THE BOOK SHELF: A Les Miz Coffee Table Book and Benedict Nightingale's "Great Moments in Theatre"

By Steven Suskin
24 Feb 2013

Mr. Nightingale, at the same time, has given us a most interesting tome filled with theatrical meat. It is far easier to describe what Great Moments in the Theatre [Oberon/Theatre Communications Group] is not than what it is. This is not a compilation of opening night reviews written by the long-time critic over his 50-year career; nor is it a compilation of opening night reviews by Nightingale and other critics. Nightingale has more or less tried to create opening night reviews.

Some of the plays and musicals he surely attended, of course. But he was unlikely to have been present at the first night of the Chicago tryout of The Glass Menagerie in 1944, when he was a five-year-old living far across the sea. Nor was he at the 1930 opening of Private Lives, the 1904 debut of Peter Pan, the 1898 Moscow premiere of The Seagull, or the infamous 1849 Macready Macbeth at the Astor Place Opera House in New York which culminated in a riot which left 25 dead bodies on the street. (You can now get, on the very spot, a vente caramel macchiato. Just up the street from The Public Theater.)

Nightingale places us at the 17th-century premieres of Hamlet and Tartuffe — he liked them both — and even The Oresteia at the Theatre of Dionysus in Athens, in 458 BC. (I wonder how much legroom they had in the loges?) On the other hand, he takes us to many openings — or press openings, anyway — which he surely attended, right up to Jerusalem at the Royal Court in 2009. We get about 100 essays, at least 40 of which seem to have been reasonably before his time.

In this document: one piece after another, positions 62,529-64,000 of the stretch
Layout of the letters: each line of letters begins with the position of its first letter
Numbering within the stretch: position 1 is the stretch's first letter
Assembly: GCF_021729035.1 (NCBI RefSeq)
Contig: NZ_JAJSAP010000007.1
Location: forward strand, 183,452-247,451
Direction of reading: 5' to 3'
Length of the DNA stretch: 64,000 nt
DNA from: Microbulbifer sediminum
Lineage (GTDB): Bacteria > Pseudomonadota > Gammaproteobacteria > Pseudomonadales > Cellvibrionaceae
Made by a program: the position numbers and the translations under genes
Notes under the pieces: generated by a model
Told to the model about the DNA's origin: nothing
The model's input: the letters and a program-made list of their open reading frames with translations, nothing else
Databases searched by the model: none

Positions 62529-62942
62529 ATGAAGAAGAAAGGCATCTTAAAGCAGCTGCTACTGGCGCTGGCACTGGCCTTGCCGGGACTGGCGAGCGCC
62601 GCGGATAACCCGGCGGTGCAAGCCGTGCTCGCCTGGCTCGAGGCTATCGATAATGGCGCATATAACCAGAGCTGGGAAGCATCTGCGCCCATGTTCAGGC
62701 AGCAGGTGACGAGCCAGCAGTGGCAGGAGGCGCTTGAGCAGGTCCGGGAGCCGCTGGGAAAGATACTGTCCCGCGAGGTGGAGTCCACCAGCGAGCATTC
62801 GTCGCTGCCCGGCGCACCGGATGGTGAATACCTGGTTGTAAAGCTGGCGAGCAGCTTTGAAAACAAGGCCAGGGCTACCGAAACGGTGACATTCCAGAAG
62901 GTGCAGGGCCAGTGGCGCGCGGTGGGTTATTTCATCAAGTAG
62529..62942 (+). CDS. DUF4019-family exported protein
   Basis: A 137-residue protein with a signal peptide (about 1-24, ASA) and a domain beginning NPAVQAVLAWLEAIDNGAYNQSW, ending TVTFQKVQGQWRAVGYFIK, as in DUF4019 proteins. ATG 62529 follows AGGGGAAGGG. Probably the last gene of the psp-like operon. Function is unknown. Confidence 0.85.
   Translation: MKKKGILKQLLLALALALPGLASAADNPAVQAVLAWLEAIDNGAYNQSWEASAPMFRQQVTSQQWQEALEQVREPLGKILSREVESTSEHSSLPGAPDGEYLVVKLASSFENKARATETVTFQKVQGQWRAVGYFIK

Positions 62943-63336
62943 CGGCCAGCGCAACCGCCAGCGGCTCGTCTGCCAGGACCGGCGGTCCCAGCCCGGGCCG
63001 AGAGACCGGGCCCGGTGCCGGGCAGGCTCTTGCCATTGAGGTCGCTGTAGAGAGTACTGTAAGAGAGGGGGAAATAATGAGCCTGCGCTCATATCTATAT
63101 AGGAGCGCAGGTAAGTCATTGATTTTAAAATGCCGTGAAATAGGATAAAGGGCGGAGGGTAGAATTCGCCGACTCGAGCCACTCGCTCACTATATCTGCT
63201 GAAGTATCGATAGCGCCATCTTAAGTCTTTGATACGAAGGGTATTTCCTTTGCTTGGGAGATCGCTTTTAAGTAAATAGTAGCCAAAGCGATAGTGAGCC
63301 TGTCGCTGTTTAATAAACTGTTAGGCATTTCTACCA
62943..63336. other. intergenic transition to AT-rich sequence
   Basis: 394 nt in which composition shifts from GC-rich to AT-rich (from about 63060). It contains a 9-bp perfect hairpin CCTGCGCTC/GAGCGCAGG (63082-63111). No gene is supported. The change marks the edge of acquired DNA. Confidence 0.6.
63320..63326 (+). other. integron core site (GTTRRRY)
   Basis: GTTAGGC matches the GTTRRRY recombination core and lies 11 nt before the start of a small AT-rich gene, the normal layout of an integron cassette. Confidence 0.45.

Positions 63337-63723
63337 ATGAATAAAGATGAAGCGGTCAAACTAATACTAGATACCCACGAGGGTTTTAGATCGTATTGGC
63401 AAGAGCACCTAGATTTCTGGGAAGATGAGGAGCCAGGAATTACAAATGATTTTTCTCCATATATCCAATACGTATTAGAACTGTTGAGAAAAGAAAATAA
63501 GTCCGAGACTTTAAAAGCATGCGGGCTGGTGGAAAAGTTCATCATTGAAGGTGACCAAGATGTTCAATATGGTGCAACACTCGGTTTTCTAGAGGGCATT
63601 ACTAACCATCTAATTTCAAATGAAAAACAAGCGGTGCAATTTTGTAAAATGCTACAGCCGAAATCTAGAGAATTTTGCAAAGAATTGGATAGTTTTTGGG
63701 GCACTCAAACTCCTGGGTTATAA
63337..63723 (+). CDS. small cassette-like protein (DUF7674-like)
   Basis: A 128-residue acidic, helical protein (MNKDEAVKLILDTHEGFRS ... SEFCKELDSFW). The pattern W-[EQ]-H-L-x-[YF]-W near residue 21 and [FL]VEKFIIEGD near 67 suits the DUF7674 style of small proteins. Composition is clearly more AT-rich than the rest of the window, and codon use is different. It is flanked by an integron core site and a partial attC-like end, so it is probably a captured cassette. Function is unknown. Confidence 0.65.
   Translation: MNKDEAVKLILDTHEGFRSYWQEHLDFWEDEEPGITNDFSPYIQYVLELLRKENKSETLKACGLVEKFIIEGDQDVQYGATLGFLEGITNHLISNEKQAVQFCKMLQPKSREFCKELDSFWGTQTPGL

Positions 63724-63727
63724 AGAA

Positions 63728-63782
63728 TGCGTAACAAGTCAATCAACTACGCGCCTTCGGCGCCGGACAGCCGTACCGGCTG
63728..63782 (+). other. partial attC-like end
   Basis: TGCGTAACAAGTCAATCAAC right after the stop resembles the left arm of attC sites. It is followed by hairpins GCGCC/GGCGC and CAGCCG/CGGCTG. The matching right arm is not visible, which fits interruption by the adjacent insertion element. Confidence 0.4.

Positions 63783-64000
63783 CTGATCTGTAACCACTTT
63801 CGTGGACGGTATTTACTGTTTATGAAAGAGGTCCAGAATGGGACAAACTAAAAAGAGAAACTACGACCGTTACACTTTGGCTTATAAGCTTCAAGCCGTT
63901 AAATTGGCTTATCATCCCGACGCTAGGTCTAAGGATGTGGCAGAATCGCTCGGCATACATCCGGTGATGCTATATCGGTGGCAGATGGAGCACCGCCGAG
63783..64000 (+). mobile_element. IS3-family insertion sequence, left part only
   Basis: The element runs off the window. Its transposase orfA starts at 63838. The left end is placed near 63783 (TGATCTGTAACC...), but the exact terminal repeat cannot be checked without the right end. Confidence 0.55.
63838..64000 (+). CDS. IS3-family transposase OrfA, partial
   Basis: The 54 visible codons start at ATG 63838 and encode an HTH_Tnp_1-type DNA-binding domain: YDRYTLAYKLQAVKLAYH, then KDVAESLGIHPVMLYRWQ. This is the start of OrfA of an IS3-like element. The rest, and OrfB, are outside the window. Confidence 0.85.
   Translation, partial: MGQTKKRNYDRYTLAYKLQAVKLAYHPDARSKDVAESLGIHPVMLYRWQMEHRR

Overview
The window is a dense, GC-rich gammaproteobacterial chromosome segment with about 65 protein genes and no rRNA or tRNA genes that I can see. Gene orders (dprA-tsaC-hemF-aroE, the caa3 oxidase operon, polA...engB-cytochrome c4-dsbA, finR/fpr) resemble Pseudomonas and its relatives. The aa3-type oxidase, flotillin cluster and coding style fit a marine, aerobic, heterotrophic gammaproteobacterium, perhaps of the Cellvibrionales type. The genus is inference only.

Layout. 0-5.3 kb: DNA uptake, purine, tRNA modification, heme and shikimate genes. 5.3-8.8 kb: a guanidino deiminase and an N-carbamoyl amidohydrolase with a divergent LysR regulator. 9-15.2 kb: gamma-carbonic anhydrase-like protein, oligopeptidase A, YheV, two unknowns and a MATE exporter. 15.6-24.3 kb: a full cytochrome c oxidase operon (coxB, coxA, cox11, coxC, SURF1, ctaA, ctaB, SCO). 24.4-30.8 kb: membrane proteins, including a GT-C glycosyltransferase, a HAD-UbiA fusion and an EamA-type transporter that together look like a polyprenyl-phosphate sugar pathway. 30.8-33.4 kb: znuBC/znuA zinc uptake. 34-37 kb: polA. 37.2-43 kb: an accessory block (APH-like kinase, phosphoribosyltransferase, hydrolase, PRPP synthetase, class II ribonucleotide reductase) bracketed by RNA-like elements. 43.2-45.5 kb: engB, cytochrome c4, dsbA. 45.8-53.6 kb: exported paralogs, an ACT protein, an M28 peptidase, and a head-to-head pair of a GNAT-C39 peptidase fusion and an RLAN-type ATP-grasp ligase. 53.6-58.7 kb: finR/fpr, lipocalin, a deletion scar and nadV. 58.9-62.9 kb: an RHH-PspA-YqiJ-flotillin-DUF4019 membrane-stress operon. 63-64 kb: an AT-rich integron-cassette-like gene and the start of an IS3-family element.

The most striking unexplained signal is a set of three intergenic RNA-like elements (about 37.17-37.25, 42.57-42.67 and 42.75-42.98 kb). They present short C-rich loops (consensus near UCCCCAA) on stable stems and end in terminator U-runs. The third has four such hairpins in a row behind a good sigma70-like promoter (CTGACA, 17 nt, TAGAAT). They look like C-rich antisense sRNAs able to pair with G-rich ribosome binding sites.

So this is not what you might consider accurate first night reporting. But it is not meant to be so. Nightingale borrows liberally from contemporary accounts, in the early stages at least; how else can he reasonably describe Garrick's Hamlet at Drury Lane in 1742? (Here he borrows from Henry Fielding's "Tom Jones," in which the performance is described by Mr. Partridge, the former schoolteacher who is initially accused of being the hero's out-of-wedlock father.) But Nightingale's accounts of the plays, the performances, and the collective mood of the audiences do indeed give us a sense of these many "Great Moments in the Theatre." He takes us along on a trip across centuries of greasepaint, and does it so very entertainingly that we are glad to go along for the ride.

Nightingale's "greats" are not restricted to high quality; he even includes a report on one of the British theatre's all-time greatest fiascos, Lionel Bart's Twang!! At one point during the Manchester opening, leading lady Barbara Windsor — confused after so much turmoil and so many script changes — stopped center stage and innocently said, "I don't know what's going on here." Nightingale reports that someone yelled out from the audience, "nor do we."

And yes, the reports include the opening of Les Misérables at the Barbican in 1985. Nightingale seems to have liked it, but he helpfully quotes an unnamed critic who opined that it was "like eating an artichoke, you have to go through an awful lot to get a very little."

(Steven Suskin is author of the updated and expanded Fourth Edition of "Show Tunes" as well as "The Sound of Broadway Music: A Book of Orchestrators and Orchestrations," "Second Act Trouble," "A Must See," the "Broadway Yearbook" series and the "Opening Night on Broadway" books. He also pens Playbill.com's On the Record and The DVD Shelf columns. He can be reached at Ssuskin@aol.com.)

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